- If a student isn’t responsive to nonverbal tactics, respond to undesirable behavior logically and speak calmly, keeping your tone between firm and friendly.
- Create a welcoming environment that allows students some freedom and comfort for learning. In addition to traditional rows of desks, you could use couches, pod seating, or other flexible seating solutions.
Strong relationships between teachers and students lay the groundwork for successful teaching and learning. Students lacking positive relationships with their teachers or peers can feel isolated and become further disengaged. Recent research revealed positive teacher-student relationships can lead to better teaching, while one study suggests good relationships with teachers help prevent student misbehavior, anti-social tendencies, and delinquent acts.
- Greet your students as they enter your class each day. Depending on their preferences, it can be as simple as warmly welcoming students by name, using a “greeting board,” or individual handshakes.
- Begin each morning with a community “circle time.” Circle time may be a chance for daily announcements or previewing the day’s upcoming activities, and it is also a great opportunity for getting to know your students better. For example, Monday morning circle time may involve students sharing fun stories from the weekend. A light-hearted discussion can help relax students and prepare them for a day of learning and give you insight into their interests outside the classroom.
- Sharing glimpses of your life outside school will help students see you as more than just their teacher. They’ll feel more comfortable with you as they become more familiar with you.
- Communicate early and often with students’ parents. Whether it’s an email, social media posts, or a hard-copy newsletter, weekly updates about what’s going on in the classroom will be appreciated and give parents topics to discuss with their children at home.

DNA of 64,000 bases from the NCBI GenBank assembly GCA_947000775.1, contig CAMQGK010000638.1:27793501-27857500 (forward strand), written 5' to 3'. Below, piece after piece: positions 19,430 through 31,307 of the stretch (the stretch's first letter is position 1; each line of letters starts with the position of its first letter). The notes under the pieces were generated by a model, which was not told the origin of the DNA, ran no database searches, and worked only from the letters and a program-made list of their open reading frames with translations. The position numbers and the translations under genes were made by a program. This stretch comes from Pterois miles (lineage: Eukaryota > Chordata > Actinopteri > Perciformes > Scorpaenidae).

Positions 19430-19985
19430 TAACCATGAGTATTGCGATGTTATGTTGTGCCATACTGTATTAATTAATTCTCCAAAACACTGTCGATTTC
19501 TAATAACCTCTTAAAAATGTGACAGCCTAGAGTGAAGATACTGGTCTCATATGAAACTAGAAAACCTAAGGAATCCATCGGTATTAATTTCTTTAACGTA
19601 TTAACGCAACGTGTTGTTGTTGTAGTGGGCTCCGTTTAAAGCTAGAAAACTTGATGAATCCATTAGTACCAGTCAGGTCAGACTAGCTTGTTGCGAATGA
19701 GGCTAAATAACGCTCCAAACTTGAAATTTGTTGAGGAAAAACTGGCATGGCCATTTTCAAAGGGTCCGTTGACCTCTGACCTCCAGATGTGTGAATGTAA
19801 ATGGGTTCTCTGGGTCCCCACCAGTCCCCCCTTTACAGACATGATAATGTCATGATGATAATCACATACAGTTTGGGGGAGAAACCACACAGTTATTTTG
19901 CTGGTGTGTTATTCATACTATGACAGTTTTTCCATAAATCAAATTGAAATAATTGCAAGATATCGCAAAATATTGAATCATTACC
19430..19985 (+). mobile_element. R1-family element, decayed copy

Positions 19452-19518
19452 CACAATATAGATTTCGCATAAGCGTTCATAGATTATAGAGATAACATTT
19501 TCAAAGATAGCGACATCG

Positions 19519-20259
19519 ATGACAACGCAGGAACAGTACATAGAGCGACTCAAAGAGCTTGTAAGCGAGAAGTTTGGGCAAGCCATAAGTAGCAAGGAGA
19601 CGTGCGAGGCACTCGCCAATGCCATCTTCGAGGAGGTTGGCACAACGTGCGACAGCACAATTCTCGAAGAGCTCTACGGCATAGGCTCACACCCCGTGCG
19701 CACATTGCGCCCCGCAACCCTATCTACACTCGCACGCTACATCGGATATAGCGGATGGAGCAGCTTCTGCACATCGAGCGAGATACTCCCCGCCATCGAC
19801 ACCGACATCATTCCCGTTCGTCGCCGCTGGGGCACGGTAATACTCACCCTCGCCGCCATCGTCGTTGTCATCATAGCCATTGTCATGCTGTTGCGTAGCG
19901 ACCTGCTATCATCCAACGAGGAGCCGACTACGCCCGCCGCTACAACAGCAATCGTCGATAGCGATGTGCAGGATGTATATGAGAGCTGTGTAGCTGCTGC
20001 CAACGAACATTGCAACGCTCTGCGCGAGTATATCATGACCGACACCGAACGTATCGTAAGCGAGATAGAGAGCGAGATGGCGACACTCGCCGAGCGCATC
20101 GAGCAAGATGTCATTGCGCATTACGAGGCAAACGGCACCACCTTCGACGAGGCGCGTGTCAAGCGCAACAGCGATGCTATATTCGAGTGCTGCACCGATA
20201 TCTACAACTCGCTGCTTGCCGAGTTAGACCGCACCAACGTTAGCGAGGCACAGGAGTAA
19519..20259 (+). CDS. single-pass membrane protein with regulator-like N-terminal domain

- At the beginning of each school year, ask parents about their child’s communication preferences and ways that might work best for you to connect with them. If you’re having trouble reaching a student or they’re frequently exhibiting negative behaviors, parents can provide helpful intel.
- Frequent contact throughout the year will help make parent-teacher conferences more productive. When meeting with parents face to face, always lead with areas of progress and examples of positive learning growth. Highlighting student strengths is a good foundation for motivation to address challenges. When addressing issues, share the next steps you plan on taking and at least one parent support suggestion to make it a collaborative effort.
- Teachers often find it helpful to share information about themselves so that students see them as human. Let students know about your family, pets, or things you enjoy outside school, but maintain a professional distance by not oversharing. Use the discussion as an opportunity to learn more about them, too.
- Conduct quick personal check-ins, asking students to share their feelings, feedback on assignments, or any struggles they face. You could create an online survey form, shared document, or email thread as a safe space to facilitate check-ins or do brief one-on-one conferences at your desk while other students are working on an assignment.
- Get out, about, and involved in the larger school community. Attending sporting events, concerts, theatrical performances, or other school community events sends a message to children and their parents that you care about and respect the whole individual, not just the student’s learning capabilities.
Avanti as a Resource for New Teachers
Avanti’s brief, on-demand videos present proven strategies on relevant topics to new teachers with limited time. Avanti’s library of more than 300 videos spans categories including rules and procedures, building relationships, engagement, assessment, learning goals, and direct instruction.
The more you use Avanti, the more you’ll expand your teacher toolkit with the knowledge that will benefit your entire career and all the students you’ll impact. Get started with a free seven-day trial membership today.